In terms of cost, the most significant element of the overall response is the $130 billion wage subsidy. For a time, the government resisted this initiative, but has now bowed to combined lobbying by the Labor Opposition, business, and the trade unions.
This wage subsidy will provide a flat amount of $1500 per fortnight per employee for up to 6 months. Consistent with its name, the Jobkeeper Payment, its main purpose is to help businesses keep more than 6 million employees and self-employed persons in their jobs and ready to restart full production and sales when the crisis is over. As an aside, this payment will, of course, also help to sustain incomes and demand.
To be eligible for the Jobkeeper payment, businesses with a normal turnover of less than $1 billion must have suffered a reduction in their turnover of more than 30 percent, and a 50 percent reduction in turnover will apply for businesses which normally have more than $1 billion turnover. Thus, unlike in some other countries, the wage subsidy will only flow to businesses severely impacted by the coronavirus.
The industries most affected by the coronavirus typically employ relatively low-skilled workers, often part-time and on low rates of pay. A subsidy equivalent to $750 per week is more than someone on the minimum wage working full-time would expect to earn. For those part-time employees, this subsidy could even represent an increase in pay.
In the case of employees in eligible businesses who earn more than the wage subsidy, the employer may want to make up at least some of the difference in their pay. These employees who are more highly paid than those on the minimum wage will have additional skills often specific to the enterprise. They are therefore not readily replaced, and their employer has an extra incentive to keep them on the payroll.
The payment of this wage subsidy certainly provides encouragement to employers to keep their employees on their books. Whether it will succeed, however, in encouraging employers to reengage workers who have lost their jobs is less certain.
It will be most interesting to see the response of some of the big firms, such as Qantas and Myer, and whether they will reengage employees who have been laid-off. But, even if a business is employing more staff than it needs, it could use this subsidy to support additional training and upskilling, so that its capacity is ready to go when the health crisis finally ends.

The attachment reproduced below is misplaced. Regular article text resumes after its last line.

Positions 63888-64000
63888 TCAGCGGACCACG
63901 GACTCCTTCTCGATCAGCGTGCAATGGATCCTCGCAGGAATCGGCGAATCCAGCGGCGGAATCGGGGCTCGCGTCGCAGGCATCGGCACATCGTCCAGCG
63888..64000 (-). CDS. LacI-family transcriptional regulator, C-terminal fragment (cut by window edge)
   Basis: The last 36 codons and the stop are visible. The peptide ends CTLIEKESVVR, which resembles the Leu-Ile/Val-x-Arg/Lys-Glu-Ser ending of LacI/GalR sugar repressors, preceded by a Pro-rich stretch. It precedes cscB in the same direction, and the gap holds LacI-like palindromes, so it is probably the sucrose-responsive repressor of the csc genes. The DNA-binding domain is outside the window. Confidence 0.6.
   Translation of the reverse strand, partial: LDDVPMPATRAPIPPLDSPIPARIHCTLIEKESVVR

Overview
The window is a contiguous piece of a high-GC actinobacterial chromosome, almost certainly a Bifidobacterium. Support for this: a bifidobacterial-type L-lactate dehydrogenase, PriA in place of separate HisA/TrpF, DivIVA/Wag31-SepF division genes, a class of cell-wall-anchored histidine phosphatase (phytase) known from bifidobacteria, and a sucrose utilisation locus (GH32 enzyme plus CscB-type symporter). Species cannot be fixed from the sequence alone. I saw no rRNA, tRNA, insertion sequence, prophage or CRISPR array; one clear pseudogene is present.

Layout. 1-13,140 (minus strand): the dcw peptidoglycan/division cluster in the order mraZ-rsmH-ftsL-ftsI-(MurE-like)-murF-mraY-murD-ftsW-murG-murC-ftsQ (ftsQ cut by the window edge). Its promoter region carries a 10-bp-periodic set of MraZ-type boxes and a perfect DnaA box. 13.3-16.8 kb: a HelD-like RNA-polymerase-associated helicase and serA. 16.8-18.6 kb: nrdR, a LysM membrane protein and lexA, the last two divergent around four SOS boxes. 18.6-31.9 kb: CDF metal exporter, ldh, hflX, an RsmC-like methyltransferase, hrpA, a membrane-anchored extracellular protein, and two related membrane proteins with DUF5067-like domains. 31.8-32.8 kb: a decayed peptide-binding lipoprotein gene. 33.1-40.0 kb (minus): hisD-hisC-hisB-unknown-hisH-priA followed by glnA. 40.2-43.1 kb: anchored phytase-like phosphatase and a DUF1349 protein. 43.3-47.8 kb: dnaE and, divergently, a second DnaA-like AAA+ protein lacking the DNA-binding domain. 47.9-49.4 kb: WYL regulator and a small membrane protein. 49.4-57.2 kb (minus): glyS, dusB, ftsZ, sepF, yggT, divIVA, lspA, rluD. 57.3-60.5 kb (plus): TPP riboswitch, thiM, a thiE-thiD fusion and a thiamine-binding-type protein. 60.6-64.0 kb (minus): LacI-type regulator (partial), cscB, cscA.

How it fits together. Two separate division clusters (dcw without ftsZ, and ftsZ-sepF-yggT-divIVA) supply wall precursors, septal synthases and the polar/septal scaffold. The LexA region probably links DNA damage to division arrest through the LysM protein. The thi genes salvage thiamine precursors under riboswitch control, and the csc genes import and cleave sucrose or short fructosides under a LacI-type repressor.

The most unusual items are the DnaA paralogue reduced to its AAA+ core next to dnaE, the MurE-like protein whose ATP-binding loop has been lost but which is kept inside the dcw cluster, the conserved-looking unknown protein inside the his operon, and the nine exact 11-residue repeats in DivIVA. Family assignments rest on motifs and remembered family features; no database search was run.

Government support to businesses to sustain their capital during the health crisis is not primarily from the budget. Instead, the Government’s ‘hibernation strategy’ for business principally involves partnering with the banks to support lending to their customers, and the banks providing a six-month reprieve from having to make repayments. This has seen the government join with the banks to provide loans of up to $250,000, and the government is also providing cash payments of up to $100,000 to small and medium enterprises.
Finally, the government is working with the States to ensure that tenants suffering significant hardship as a result of the coronavirus, will have the security of a six-month moratorium on evictions. Landlords, who would then be receiving no rental payments, should not be severely disadvantaged, as they will be covered by the six-month reprieve from having to make loan repayments to their bank.
Taken together, these various measures to support labour and capital should go a long way towards sustaining the capacity of the Australian economy during the downturn, so that it can respond as and when demand increases after the health crisis.
Indeed, it is hard to think what more the Government could do in a major way at this juncture to support the Australian economy. No doubt, there will be a need for fine-tuning as the situation evolves, but further major policy shifts seem unlikely.
But, equally, I doubt the economy will ‘bounce back’, as the government often suggests. The fact is that the Australian economy was very sluggish before the advent of the coronavirus, and it will continue that way, unless the Government embraces a radical reform agenda, aimed principally at supporting a strong egalitarian increase in incomes.